In essence, refugees who are resettled are seeking safety in the US but are not yet in the US, whereas asylum seekers are seeking safety upon arriving in the US. Likewise, the Syrians sailing to Europe for safety are also asylum seekers rather than resettled refugees.
The executive order suspended the refugee resettlement process for the next 120 days. It also prohibits the US government from granting any kind of visa to people outside of the US who wish to travel to the US and are citizens of Iran, Iraq, Syria, Yemen, Libya, Somalia, and Sudan. This ban is in effect for 90 days.
Since asylum seekers enter the country with various visas, citizens of the aforementioned countries will no longer be able to obtain visas and seek asylum in the US as long as the ban continues. However, it is worth mentioning that citizens of these countries have already had a very difficult time obtaining visas to the US. For this reason, the ban will likely not drastically change the demographic makeup of the asylum-seeking population. Additionally, this is the reason why even prior to this executive order, Syrian refugees have not often able to seek asylum in the US the way they have been fleeing to Europe en masse.
Implications of the Executive Order on Asylum Seekers
The executive order does not suspend the asylum program. As far as we have been instructed by attorneys, asylum seekers from the seven banned countries can still apply for asylum. Their cases should continue to be processed by the asylum office in the regular way, and their interviews are still being scheduled.
However, immigration officers were told last week that they are not allowed to make final decisions in cases concerning people from the seven banned countries until they receive further guidance (expected to come out any day now). This would extend to final decisions in asylum cases, and possibly to work permit applications for asylum seekers from the seven banned countries. Further, the executive order calls for additional detention centers at the border which may divert asylum officers away from the affirmative asylum process– the process our clients undergo– to the defensive asylum process which takes place in detention centers. As we have seen with the surge of Central American minors into the defensive asylum process in 2013, this would further create a backlog and extend the waiting period for the asylum interview beyond the already lengthy current waiting time of 2-3 years.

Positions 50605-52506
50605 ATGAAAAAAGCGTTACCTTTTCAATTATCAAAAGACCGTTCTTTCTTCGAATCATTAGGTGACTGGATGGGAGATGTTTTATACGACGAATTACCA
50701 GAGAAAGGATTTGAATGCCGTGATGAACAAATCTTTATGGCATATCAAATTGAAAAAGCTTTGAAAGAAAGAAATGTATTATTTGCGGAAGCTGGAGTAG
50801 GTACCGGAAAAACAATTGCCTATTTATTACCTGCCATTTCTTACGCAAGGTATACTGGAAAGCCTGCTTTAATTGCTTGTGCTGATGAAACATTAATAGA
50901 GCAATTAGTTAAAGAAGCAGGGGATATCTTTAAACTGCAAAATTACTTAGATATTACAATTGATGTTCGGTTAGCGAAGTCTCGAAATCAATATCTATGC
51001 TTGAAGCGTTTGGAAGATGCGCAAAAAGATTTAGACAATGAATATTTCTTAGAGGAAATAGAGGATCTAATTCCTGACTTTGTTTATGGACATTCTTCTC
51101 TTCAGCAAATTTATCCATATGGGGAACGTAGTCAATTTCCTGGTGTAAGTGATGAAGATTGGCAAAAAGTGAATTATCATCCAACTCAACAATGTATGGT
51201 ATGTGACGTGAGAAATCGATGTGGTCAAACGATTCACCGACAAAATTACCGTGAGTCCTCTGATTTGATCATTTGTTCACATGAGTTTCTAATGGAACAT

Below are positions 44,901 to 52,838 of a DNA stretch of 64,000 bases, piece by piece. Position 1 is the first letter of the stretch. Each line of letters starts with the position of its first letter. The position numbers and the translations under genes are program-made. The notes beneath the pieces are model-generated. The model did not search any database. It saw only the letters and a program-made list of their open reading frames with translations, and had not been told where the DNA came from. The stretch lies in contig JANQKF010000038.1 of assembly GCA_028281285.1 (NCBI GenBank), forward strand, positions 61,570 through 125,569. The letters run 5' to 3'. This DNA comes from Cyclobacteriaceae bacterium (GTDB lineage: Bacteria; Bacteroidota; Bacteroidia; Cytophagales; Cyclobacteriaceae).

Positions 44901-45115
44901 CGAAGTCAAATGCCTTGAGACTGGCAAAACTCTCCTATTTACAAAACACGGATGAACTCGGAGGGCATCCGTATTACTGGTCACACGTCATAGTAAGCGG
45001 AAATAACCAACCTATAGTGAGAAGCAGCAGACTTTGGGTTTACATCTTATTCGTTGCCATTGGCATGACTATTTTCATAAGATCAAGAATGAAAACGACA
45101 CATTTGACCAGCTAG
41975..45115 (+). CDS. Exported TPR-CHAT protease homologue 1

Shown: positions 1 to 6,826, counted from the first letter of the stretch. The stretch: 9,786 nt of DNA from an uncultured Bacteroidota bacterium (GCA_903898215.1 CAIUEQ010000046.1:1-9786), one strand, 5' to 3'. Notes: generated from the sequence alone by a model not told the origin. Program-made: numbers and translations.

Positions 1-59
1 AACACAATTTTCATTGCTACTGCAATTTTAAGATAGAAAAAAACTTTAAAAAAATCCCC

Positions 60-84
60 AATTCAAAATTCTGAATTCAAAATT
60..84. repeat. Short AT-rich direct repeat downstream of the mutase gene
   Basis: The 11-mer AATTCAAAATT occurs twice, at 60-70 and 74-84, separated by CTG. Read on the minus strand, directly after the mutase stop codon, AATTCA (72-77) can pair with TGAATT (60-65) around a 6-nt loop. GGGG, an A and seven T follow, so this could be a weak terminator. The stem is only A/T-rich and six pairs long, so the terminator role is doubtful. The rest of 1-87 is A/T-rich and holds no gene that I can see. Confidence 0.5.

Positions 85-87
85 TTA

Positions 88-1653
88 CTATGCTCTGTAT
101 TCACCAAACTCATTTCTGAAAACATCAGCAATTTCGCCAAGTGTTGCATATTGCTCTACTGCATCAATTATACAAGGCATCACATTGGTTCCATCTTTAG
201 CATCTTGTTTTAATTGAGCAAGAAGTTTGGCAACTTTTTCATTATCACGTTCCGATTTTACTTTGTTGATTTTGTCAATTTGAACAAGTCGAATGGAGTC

The asylum program grants asylum to the spouses and children of people whose asylum cases are granted. These family members – called derivatives – are automatically granted asylum if they are inside the US. Family members outside the United States can apply for a visa to join the principal asylee in the United States. However, derivatives who are citizens of the seven banned countries will not be granted visas to come to the US as long as the travel ban is in place.
As asylum seekers most commonly enter the US on their own, they are often forced to leave behind their families with the hope of reuniting when they are granted asylum. If the ban is put into effect, asylum seekers from those seven countries will no longer be able to bring their spouses and children to the US: a devastating outcome for the many parents who sacrificed everything for a chance to reunite their families in safety.
As the executive order does not suspend the asylum program, it will not stem the tide of asylum seekers fleeing to the US. It will, however, make the process of seeking asylum increasingly arduous and taxing on those who flee here. The current political climate, with its rhetoric of banning refugees and muslims will continue to force thousands of asylum seekers into the shadows where they will be preyed upon by unscrupulous providers. If the process now takes even longer, asylum seekers will be stuck in a painful limbo, away from their families and in dire need of our support.
Regardless of whether or not the ban is in effect, asylum seekers will remain at a severe disadvantage in terms of support upon arriving to the US. For perspective, in 2016, 40,000 individuals applied for asylum in NYC, as compared to 283 refugees who were resettled in the city.
RIF is one of the few non profits in NYC that focuse on on welcoming and supporting asylum seekers through legal and psychosocial support. The phrase, “more important than ever” has been used a lot lately, but this singular moment calls for that level of urgency. Asylum seekers need us more than ever, and so, we are thankful to you for standing with us and supporting our work during these trying times.